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Ch 19: Electric Charges, Forces, and FieldsWorksheetSee all chapters
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Ch 01: Introduction to Physics
Ch 02: One-Dimensional Kinematics
Ch 03: Vectors in Physics
Ch 04: Two Dimensional Kinematics
Ch 05: Newton's Laws of Motion
Ch 06: Applications of Newton's Laws
Ch 07: Work & Kinetic Energy
Ch 08: Potential Energy & Conservation of Energy
Ch 09: Linear Momentum & Collisions
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Ch 11: Rotational Dynamics and Static Equilibrium
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Ch 13: Oscillations About Equilibrium
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Ch 15: Fluids
Ch 16: Temperature & Heat
Ch 17: Phases and Phase Changes
Ch 18: The Laws of Thermodynamics
Ch 19: Electric Charges, Forces, and Fields
Ch 20: Electric Potential & Electric Potential Energy
Ch 21: Electric Current & Direct-Current Circuits
Ch 22: Magnetism
Ch 23: Magnetic Flux and Faraday's Law of Induction
Ch 24: Alternating-Current Circuits
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Ch 26: Geometric Optics
Ch 28: Physics Optics: Interference and Diffraction
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Ch 32: Nuclear Physics and Nuclear Radiation
Sections
Electric Charge
Charging Objects
Charging By Induction
Conservation of Charge
Coulomb's Law (Electric Force)
Electric Field
Electric Fields in Capacitors
Electric Field Lines
Dipole Moment
Electric Fields in Conductors
Electric Flux
Gauss' Law

Concept #1: Electric Charge

Example #1: Charge of Atom

Practice: How many electrons make up −1.5 × 10−5 C?

Example #2: Electrons In Water (Using Density)

Transcript

Hey guys, let's do another example about electric charge, okay? Water weighs one kilogram per liter has a molecular weight of 18 grams per mole and has 10 electrons per molecule.

Part A how many electrons does two liters of water have? An Part B, what charges, what charge do these electrons represent? So, how many electrons do we find in Part A? what is the charge of those electrons, okay? So, for Part A. First, what we want to do is we want to figure out how to get from liters which is what we're given, we're given two liters of water to number of electrons, this will tell us how to solve the problem, we need to create a sort of map to the solution, okay? Let's start with liters, right? Because that's what's given to us, what can we go to next? Well, we're told that there's a conversion between kilograms and liters that we can say for every liter of water it has a mass of one kilogram. So, we know how to go from liters to kilograms, next we have grams to moles. Now, we don't have kilograms to moles but we know right away that one kilogram is 1,000 grams. So, we can easily go from kilograms to grams and then using the conversion go from grams to moles. Now, our last conversion is electrons per molecule, we don't have our number of molecules yet, we have in moles but we can use Avogadro's number to convert moles to molecules. Now, using our last conversion factor, we can go from molecules to number of electrons. So, this right here is our map, that's going to guide us through this problem, okay? So, let's start doing these conversions, 2 liters of water times 1 kilogram per liter is 2 kilograms. So, our water has a mass of 2 kilograms now right away, we know that that's equivalent to 2,000 grams, okay? So, we've done this step and this step. Now, we need to go from grams to moles, okay? 2,000 grams times 18 grams per one mole is about 111 moles. So, we've done the next step. Now, we need to go from moles to molecules using Avogadro's number 111 moles times 1 mole per 6 times 10 to the 23 molecules is 6. Seven times 10 to the 25 molecules of water, okay? So, we've done this step, the last step is simply to figure out how many electrons are represented by this much water as many molecules of water, we know that it's 10 electrons per molecule. So, it's very simple, we just multiply this number by 10, 6.7 times 10 to the 26 electrons, okay? And we followed our map successfully from liters which was given to us to electrons, okay? Now, part be, what charge does this amount of electrons represent? Well, each electron has a charge e, the elementary charge and we have some number of electrons in which we figured out in part A. So, multiplying these together will tell us our total charge our number is 6.7 times 10 to the 26 and the elementary charge is what? Remember, guys you need to know this 1.6 times 10 to the negative 19 coulombs multiplying those together we get a total charge of 1.07 times 10 to the eighth, cool? Okay.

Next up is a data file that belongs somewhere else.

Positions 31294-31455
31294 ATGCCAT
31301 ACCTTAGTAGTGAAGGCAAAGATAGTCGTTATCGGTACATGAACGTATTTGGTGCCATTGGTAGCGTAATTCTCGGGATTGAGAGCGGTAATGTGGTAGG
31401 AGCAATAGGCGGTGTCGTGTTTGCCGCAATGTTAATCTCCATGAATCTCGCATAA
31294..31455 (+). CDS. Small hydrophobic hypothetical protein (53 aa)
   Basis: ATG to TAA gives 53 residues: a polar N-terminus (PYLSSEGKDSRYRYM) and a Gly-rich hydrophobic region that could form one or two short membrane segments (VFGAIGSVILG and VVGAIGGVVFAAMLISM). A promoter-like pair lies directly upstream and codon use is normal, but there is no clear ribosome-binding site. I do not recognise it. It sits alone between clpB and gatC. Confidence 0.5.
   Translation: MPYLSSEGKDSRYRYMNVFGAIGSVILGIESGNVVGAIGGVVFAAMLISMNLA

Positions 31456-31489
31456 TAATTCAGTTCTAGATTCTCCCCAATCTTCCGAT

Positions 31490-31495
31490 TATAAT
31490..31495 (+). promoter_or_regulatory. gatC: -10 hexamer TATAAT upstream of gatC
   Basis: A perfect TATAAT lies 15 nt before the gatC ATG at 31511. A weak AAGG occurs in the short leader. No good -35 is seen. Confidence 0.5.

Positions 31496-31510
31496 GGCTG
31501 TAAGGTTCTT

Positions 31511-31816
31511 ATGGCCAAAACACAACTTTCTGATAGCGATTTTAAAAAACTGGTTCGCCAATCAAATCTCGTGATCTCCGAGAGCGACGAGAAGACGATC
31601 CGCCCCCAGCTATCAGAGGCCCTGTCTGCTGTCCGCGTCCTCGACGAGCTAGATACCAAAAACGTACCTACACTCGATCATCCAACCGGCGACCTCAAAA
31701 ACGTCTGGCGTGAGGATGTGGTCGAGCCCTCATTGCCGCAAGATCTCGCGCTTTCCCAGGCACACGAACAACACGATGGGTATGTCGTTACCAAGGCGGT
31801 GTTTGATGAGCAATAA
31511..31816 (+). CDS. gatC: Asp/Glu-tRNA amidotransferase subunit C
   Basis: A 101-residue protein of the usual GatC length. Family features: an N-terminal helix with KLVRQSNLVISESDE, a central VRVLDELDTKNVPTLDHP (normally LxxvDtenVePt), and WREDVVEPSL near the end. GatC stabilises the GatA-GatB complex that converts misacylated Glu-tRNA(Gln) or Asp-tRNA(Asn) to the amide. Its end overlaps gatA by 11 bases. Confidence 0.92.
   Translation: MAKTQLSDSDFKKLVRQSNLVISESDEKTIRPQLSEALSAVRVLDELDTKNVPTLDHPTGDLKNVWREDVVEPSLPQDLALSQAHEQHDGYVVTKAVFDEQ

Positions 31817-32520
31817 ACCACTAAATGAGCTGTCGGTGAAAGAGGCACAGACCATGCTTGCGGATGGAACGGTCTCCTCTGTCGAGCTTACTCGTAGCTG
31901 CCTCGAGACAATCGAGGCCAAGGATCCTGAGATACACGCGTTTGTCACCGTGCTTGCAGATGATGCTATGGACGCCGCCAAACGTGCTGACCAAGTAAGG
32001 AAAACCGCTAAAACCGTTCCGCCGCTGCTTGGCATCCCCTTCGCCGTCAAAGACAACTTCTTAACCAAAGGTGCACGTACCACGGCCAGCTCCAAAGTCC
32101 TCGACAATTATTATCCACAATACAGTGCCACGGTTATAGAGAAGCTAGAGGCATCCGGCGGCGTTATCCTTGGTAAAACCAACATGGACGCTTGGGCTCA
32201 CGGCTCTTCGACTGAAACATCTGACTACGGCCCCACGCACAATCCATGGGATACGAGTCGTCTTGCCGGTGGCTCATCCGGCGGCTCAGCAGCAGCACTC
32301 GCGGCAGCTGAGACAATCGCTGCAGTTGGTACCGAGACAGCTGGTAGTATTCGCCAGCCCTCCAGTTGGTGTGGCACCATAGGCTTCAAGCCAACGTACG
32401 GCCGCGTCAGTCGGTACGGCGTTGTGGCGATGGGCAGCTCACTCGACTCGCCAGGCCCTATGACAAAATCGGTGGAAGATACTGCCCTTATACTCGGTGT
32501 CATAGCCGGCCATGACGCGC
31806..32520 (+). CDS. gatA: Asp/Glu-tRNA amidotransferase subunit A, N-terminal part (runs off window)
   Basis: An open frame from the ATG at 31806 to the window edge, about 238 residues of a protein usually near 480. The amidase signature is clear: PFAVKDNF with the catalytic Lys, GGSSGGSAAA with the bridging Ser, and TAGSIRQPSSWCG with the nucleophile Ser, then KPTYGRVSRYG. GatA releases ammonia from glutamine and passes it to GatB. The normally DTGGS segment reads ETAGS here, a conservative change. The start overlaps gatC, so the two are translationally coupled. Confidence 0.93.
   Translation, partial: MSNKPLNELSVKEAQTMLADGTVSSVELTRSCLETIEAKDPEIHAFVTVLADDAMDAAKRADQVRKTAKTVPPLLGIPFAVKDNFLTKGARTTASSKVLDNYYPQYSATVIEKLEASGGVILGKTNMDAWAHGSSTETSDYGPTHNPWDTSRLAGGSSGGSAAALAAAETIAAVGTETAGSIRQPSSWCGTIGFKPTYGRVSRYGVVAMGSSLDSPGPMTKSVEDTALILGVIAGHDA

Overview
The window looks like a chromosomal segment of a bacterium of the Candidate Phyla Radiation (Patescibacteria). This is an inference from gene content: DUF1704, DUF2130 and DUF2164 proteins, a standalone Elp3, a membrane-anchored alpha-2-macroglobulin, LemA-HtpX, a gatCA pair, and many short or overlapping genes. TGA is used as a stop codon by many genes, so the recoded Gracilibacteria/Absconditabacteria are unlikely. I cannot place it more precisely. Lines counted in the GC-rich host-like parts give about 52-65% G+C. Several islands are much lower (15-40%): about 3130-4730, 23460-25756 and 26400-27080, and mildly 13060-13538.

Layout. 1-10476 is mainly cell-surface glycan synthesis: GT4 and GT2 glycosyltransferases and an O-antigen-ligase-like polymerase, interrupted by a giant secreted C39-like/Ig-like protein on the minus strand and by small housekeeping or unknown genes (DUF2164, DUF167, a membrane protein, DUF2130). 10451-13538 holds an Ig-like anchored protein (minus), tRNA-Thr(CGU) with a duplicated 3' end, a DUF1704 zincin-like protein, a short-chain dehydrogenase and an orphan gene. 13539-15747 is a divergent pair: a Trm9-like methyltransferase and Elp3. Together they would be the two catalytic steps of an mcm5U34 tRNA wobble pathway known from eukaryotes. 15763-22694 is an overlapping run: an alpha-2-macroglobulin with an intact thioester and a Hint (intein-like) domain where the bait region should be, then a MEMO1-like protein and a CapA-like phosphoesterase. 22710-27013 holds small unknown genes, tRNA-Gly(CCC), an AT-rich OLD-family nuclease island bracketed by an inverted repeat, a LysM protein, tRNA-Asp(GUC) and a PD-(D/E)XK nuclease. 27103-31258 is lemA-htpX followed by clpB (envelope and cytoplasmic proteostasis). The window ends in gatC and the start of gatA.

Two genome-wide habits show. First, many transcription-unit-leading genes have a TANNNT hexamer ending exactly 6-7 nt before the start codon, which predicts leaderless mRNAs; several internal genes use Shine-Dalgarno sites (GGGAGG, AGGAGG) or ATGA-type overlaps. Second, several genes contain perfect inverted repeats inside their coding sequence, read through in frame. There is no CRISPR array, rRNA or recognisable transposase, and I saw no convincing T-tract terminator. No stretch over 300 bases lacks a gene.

Practice: How many electrons do you have to add to decrease the charge of an object by 16 μC?